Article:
20:0444(49)AR - Air Force, 1947 Support Group and AFGE-GAIU, Council of HQ, USAF Locals -- 1985 FLRAdec AR
[ v20 p444 ]
The decision of the Authority follows:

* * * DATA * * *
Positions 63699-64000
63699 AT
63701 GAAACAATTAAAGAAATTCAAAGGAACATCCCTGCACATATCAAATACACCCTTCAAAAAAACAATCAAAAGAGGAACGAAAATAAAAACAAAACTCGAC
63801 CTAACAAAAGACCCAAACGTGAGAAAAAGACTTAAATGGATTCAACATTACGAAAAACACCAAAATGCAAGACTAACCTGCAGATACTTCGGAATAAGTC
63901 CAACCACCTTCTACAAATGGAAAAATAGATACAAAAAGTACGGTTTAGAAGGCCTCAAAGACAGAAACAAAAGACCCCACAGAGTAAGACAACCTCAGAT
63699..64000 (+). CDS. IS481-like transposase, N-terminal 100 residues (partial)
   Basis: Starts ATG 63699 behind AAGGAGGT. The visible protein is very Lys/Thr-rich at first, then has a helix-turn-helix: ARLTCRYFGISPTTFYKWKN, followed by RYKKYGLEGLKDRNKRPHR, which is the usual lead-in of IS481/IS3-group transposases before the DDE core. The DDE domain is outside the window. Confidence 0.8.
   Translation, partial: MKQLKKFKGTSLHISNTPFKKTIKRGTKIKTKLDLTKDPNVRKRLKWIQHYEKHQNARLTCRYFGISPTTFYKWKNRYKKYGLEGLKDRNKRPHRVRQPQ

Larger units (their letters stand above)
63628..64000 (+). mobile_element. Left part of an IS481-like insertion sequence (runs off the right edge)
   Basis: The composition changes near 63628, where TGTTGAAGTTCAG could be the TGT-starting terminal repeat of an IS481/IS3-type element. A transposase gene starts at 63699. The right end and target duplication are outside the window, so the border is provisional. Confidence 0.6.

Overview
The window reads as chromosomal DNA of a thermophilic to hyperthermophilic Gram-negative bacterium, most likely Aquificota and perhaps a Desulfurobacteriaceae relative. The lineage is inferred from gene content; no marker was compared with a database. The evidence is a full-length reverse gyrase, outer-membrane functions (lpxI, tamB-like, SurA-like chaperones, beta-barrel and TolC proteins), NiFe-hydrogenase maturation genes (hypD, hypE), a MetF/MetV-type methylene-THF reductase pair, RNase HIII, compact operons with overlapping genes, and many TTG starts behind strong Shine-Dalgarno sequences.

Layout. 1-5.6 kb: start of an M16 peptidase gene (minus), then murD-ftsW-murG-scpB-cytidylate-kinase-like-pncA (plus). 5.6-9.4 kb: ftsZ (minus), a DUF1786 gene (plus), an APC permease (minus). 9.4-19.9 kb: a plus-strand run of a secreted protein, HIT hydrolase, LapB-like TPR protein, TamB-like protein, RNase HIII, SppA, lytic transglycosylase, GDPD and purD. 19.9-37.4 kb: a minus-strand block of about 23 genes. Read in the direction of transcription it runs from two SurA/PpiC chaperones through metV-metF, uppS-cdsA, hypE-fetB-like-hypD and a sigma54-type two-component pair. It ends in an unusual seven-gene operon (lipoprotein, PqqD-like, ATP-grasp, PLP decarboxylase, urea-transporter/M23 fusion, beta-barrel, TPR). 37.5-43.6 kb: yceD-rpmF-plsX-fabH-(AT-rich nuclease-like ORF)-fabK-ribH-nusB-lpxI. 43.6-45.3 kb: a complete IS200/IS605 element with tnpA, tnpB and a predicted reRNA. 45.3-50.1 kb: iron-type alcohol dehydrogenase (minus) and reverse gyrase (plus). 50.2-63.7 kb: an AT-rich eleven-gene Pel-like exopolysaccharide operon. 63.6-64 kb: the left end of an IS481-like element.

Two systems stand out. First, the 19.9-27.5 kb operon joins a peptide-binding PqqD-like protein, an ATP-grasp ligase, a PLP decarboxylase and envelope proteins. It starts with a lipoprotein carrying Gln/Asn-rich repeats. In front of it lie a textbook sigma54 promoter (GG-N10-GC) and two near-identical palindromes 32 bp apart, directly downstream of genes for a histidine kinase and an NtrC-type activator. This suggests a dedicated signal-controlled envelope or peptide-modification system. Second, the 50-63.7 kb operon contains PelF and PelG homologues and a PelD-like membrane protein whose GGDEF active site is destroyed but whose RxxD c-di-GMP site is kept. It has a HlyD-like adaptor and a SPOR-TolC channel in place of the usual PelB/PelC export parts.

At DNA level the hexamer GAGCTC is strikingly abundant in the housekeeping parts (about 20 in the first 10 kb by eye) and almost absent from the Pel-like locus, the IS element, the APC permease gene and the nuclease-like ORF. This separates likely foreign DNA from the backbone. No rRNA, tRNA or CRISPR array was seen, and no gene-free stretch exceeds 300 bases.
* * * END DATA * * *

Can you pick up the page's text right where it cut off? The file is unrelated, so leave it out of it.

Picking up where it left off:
20 FLRA No. 49 U.S. AIR FORCE, 1947 SUPPORT GROUP Activity and AFGE-GAIU, COUNCIL OF HEADQUARTERS, USAF LOCALS, AFL-CIO Union Case No. 0-AR-899 DECISION This matter is before the Authority on exceptions to the award of Arbitrator Louis Aronin filed by the Union and the Agency under section 7122(a) of the Federal Service Labor-Management Relations Statute and part 2425 of the Authority's Rules and Regulations. /1/ The grievance before the Arbitrator was on the merits of the dispute over the grievant's failure to be selected for the Agency's Comptroller Civilian Career Management Program (CCCMP) Cadre. The Arbitrator in a previous award had found only certain aspects of the grievance to be arbitrable. As to that aspect of the grievance relating to the interview portion of the selection process for the CCCMP cadre, the Arbitrator as his award denied the grievance. He determined that the Union had not cited any statute or regulation that specifically or by inference precluded the type of interview utilized by the Agency as part of the evaluation process for selection to the cadre. The other aspect of the grievance related to the grievant's claim that he was improperly denied credit for his budget analyst experience. The Arbitrator noted that the crediting plan provision for experience in comptroller career program specialties required a notice of personnel action form (SF 50) which showed at least one year in two or more comptroller job specialties in a classification series other than that held by the applicant. The Arbitrator also acknowledged that the grievant's budget analyst experience did not qualify under this crediting plan provision. Nevertheless, the Arbitrator determined that the grievant had budget analyst experience that should be credited. Accordingly, as to this aspect of the grievance, the Arbitrator as his award ordered that the grievant shall be given credit for his budget analyst experience. The Union's exceptions that were timely filed appear to pertain only to the award insofar as it denied that aspect of the grievance relating to the interview portion of the selection process for the CCCMP cadre. Specifically, the Union contends that the award in this respect is contrary to numerous laws, rules, and regulations and is not supported by the record evidence. The Union further contends that the Arbitrator made erroneous procedural rulings, exceeded his authority, and did not adjudicate the matter under the proper legal framework. The Authority concludes that the Union's exceptions provide no basis for finding the award in this respect deficient. As has been noted, the Arbitrator in denying this aspect of the grievance expressly determined that the Union had in no manner demonstrated the illegality of the interview process and had not established that the weight given the interview should be changed. The Authority similarly finds that the Union in merely repeating those contentions in its exceptions to the award fails to demonstrate that the award in this respect is contrary to any law, rule, or regulation. The Authority further finds that the remaining exceptions and contentions constitute nothing more than disagreement with the Arbitrator's findings of fact, evaluation of evidence and testimony, and reasoning and conclusions and consequently provide no basis for finding the award deficient. See, e.g., Federal Correctional Institution, Petersburg, Virginia and American Federation of Government Employees, Local 2052, Petersburg, Virginia, 13 FLRA 108(1983). In its exceptions the Agency primarily argues that the award is deficient insofar as the Arbitrator has overruled the crediting plan provision limiting full credit for budget analyst experience to experience in positions in a budget analyst classification series. The Authority agrees. In Montana Air Chapter of Association of Civilian Technicians and U.S. Department of the Air Force, Montana Air National Guard, 19 FLRA No. 112(1985), the Authority specifically agreed with the rationale of the court in Department of Treasury, U.S. Customs Service v. FLRA, 762 F.2d 1119 (D.C. Cir. 1985), vacating National Treasury Employees Union and Department of the Treasury, U.S. Customs Service, Washington, D.C., 11 FLRA 247(1983). In Department of Treasury, U.S. Customs Service, the U.S. Court of Appeals for the D.C. Circuit found that a union crediting plan, which included points for experience, was inconsistent with 5 CFR 300.103(a) /2/ because the union's proposed employment "measurement instruments" were not based on a prior job analysis to determine if the criteria for which credit would be given were job related. 762 F.2d at 1122. Moreover, the court rejected the contention that the proposed crediting plan was bargainable because there was no reason to believe that any job analysis would find the proposal unrelated to job requirements. To the court, "the mere permissibility of an ex post facto job analysis, and the mere absence of a showing that such an analysis, if conducted, would invalidate the previously adopted measurement devices, falls far short of fulfilling the requirement that those devices 'be based on a job analysis to identity . . . (t)he factors that are important in evaluating candidates.' 5 CFR 300.103(a)." Id. The Authority finds these considerations equally applicable to the review of exceptions to arbitration awards when the awards resolve grievances challenging an employee's evaluation under an established crediting plan. In terms of this case, as has been noted, the Arbitrator rejected the provision for crediting experience in comptroller career program specialties established by the crediting plan. Instead, he directed that the grievant shall be given credit for budget analyst experience although the Arbitrator acknowledged that the experience was not gained in a position in a qualifying classification series as provided by the crediting plan. Neither the award nor the record indicates that the measurement device used by the Arbitrator in ordering that the grievant be credited for budget analyst experience gained in other than the required classifications was based on a preliminary job analysis and an ex post facto analysis cannot satisfy that requirement. Thus, because the award in effect directs the Agency to allow credit for experience not shown to be job-related, it is deficient as contrary to 5 CFR 300.103 and must be modified. Accordingly, the award is modified by striking the order to credit the grievant for budget analyst experience. /3/ Issued, Washington, D.C., September 30, 1985 Henry B. Frazier III, Acting Chairman William J. McGinnis, Jr., Member FEDERAL LABOR RELATIONS AUTHORITY --------------- FOOTNOTES$ --------------- /1/ The Union filed timely exceptions to the supplementary Arbitrator's award. After the period for filing exceptions had expired, the Union filed amended exceptions. The Agency opposed the filing of amended exceptions by the Union. Because the proposed amended exceptions have not added additional grounds on which review of the award was requested, the amended exceptions have been considered by the Authority. See Social and Rehabilitation Service, Department of Health, Education and Welfare and American Federation of Government Employees, Local 41, AFL-CIO, 12 FLRA 257(1983). However, to the extent the Union's exceptions relate to an arbitrability award dated October 20, 1982, they are untimely and are dismissed. /2/ 5 CFR 300.103(1983) pertinently provides: Sec. 300.103 Basic requirements. (a) Job analysis. Each employment practice of the Federal Government generally, and of individual agencies, shall be based on a job analysis to identify: (1) The basic duties and responsibilities; (2) The knowledges, skills, and abilities required to perform the duties and responsibilities; and (3) The factors that are important in evaluating candidates. The job analysis may cover a single position or group of positions, or an occupation or group of occupations, having common characteristics. /3/ In view of this decision, it is not necessary for the Authority to address the Agency's other exceptions to the award.